Email marketing is big. It’s no secret. Email marketing is one of the best ways to not only ensure that your brand and your products or services stay fresh within the minds of your clients, it allows you to catch their attention, appealing to the impulse buy side of your clientele.
Leverage Existing Relationships
If an individual sees your product or service in their email and thinks that what you are offering is a great deal they may simply click through the email to purchase it, as they already have a relationship with your company, without feeling the need to do any form of price comparison or the like. It’s easy for people to get caught up in the moment, wanting to get their products and services out to as many people as humanly possible, regardless of whether or not the person has technically asked for that email from you. There’s just one problem with this. That type of behavior is illegal; an internet no-no.
“But I just found this list of people’s email addresses! It’s obvious that they wouldn’t have left it lying about if they didn’t want others to use it” you might proclaim. Or you might have decided to purchase a mailing list, share email addresses with your buddy who has an email list as well, or simply have pulled email addresses off of Craig’s list or some other site where such information is freely posted. You might justify it to yourself in a thousand and one different ways, but the fact of the matter is that the justification doesn’t count, not when it goes against the CAN-SPAM act, your hosting provider’s terms of service and acceptable use policies, and their upstream providers terms of service and acceptable use policies.
The Low Down:
In order for your mailing list to be a legitimate one, in order for your messages to not be considered spam, and to ensure that you are able to stay with your hosting provider, there are several things that you cannot do.
- Use a purchased mailing list
- Use a mailing list that was given to you
- Use a mailing list that you found somewhere (sorry, that email address you found in the back of the taxi can’t be just tacked on to the end of your list, gotta throw that one out!)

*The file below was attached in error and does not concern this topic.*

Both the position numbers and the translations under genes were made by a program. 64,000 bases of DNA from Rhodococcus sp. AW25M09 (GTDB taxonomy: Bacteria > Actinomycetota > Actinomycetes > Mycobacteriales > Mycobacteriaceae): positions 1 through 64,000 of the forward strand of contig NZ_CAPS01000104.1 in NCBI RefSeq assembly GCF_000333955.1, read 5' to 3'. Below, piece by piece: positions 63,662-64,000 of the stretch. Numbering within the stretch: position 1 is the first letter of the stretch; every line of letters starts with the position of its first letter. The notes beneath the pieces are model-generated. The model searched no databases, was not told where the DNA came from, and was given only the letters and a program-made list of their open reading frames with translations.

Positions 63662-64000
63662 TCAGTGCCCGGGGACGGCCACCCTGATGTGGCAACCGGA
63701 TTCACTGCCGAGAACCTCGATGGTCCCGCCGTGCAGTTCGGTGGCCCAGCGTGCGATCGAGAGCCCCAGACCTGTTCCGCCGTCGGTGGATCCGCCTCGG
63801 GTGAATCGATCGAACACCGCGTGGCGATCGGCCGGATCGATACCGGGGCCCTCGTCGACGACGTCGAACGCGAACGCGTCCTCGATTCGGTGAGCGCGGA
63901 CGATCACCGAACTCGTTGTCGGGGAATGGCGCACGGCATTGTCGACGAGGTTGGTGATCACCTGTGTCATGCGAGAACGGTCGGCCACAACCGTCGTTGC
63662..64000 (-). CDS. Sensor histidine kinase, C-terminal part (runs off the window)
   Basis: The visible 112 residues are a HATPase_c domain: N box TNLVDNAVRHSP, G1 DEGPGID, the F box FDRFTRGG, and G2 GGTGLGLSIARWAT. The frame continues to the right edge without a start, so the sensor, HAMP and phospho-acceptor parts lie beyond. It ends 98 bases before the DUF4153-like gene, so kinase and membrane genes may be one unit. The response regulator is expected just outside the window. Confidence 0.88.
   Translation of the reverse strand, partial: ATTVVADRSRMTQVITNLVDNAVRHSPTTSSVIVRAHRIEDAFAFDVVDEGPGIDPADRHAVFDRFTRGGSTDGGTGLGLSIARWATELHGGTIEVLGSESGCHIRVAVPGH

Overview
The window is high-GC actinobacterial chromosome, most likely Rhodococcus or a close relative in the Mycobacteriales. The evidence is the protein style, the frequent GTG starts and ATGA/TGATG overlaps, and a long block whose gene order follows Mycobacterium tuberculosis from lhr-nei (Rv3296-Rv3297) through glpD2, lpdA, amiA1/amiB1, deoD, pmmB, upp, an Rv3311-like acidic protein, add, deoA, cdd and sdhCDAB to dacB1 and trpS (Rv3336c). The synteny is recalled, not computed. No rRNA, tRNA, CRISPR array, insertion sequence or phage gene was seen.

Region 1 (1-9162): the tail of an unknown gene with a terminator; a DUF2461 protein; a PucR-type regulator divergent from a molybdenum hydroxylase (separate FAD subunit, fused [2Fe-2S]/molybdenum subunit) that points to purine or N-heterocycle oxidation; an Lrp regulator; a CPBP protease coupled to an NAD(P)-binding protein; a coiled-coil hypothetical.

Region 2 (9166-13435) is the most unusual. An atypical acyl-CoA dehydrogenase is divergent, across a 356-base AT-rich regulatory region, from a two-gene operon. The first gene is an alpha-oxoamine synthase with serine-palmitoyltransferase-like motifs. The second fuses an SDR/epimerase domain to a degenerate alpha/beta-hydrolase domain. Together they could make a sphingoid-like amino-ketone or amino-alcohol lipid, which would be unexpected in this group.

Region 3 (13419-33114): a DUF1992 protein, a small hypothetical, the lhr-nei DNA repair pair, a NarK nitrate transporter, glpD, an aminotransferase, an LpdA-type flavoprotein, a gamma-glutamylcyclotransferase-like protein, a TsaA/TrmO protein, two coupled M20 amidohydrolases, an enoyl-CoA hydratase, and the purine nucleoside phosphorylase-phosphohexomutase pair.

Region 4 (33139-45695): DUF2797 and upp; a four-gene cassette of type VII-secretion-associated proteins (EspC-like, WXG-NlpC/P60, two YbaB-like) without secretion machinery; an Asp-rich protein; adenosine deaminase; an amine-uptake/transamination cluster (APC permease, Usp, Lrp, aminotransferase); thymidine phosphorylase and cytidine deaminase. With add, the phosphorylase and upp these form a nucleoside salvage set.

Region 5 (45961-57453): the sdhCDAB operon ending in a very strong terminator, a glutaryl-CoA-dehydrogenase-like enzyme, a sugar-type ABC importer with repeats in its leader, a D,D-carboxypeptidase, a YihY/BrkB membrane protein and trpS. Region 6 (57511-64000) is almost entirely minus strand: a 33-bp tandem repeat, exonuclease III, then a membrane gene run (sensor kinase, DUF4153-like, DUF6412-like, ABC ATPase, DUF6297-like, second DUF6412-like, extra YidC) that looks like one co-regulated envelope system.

- Randomly generate email addresses and send out messages to all of them, hoping one goes through to a legitimate email address.
“Well, that seems like a lot that I can’t do,” you might think to yourself, and the truth is, you’re right. You cannot do anything that gets around the idea of not getting someone’s permission to email them. So what can you do, not only to make sure that your mailing list is legitimate, but that it’s CAN-SPAM compliant?
The Double Opt In:
Make sure that you get everyone’s permission to email them, not once, but twice. This process is referred to as double opt in, and it means that not only does someone have to give you their email address, but you then have to ask them if they really meant to give it to you, and they have to say yes before you can start including them on your mailing list. The process usually goes something like this:
- A person puts in an email address on your site, indicating that they want to receive email from you. The reason this isn’t enough is that you have no way of knowing whether the person entering the email address is the one that owns the email address.
- You receive their form with their email address listed. You’re excited! You want to add them to your list, but you just can’t yet. First you have to send them an email, typically with a link that will write to a database stating the date and time that they accepted (this is the second time they are accepting).
- They will click on the link, writing the information to the database (you want to retain this information in case you later get reported as spam, thus proving your legit status and ensuring that you don’t get in trouble).
- You will add them to your mailing list and can email them every time you send out the mailing list.
The Rest Of The Story:
Keep in mind that there are other laws, rules and regulations that you may need to adhere to, such as the fact that all individuals requesting access to adult content, if that’s what you’re offering, must be over eighteen, but it’s your responsibility to determine whether what you are sending needs those additional features. You can read about the guidelines at the FTC’s site here: http://www.ftc.gov/bcp/edu/pubs/business/ecommerce/bus61.shtm
Remember, if you receive a complaint from your hosting provider about your mailing list, they’re not only working to make sure that you are in compliance with the rules, but that they are as well. They don’t want to get in trouble either for violating Federal law, so don’t take it personally, just remember that you’ve got to keep your mailing list legit; once it’s there, it’s smooth sailing for both of you.